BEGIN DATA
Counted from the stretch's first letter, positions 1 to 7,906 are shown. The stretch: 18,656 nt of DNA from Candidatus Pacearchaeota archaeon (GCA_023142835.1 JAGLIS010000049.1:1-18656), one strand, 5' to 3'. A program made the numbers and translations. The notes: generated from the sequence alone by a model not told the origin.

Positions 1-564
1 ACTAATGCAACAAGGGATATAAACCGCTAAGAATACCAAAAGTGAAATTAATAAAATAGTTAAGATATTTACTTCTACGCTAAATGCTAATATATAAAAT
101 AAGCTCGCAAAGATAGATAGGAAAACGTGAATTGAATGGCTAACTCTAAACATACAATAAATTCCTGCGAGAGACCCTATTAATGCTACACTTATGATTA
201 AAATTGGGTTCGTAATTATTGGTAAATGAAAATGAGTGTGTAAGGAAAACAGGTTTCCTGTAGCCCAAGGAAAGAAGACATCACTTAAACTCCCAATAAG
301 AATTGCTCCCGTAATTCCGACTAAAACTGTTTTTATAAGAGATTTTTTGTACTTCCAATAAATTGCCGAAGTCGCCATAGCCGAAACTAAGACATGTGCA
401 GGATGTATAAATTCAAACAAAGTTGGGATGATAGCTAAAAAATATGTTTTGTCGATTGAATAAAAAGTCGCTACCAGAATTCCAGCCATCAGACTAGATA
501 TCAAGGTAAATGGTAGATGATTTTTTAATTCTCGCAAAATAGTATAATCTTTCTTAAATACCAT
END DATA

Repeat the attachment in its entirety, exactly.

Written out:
Counted from the stretch's first letter, positions 1 to 7,906 are shown. The stretch: 18,656 nt of DNA from Candidatus Pacearchaeota archaeon (GCA_023142835.1 JAGLIS010000049.1:1-18656), one strand, 5' to 3'. A program made the numbers and translations. The notes: generated from the sequence alone by a model not told the origin.

Positions 1-564
1 ACTAATGCAACAAGGGATATAAACCGCTAAGAATACCAAAAGTGAAATTAATAAAATAGTTAAGATATTTACTTCTACGCTAAATGCTAATATATAAAAT
101 AAGCTCGCAAAGATAGATAGGAAAACGTGAATTGAATGGCTAACTCTAAACATACAATAAATTCCTGCGAGAGACCCTATTAATGCTACACTTATGATTA
201 AAATTGGGTTCGTAATTATTGGTAAATGAAAATGAGTGTGTAAGGAAAACAGGTTTCCTGTAGCCCAAGGAAAGAAGACATCACTTAAACTCCCAATAAG
301 AATTGCTCCCGTAATTCCGACTAAAACTGTTTTTATAAGAGATTTTTTGTACTTCCAATAAATTGCCGAAGTCGCCATAGCCGAAACTAAGACATGTGCA
401 GGATGTATAAATTCAAACAAAGTTGGGATGATAGCTAAAAAATATGTTTTGTCGATTGAATAAAAAGTCGCTACCAGAATTCCAGCCATCAGACTAGATA
501 TCAAGGTAAATGGTAGATGATTTTTTAATTCTCGCAAAATAGTATAATCTTTCTTAAATACCAT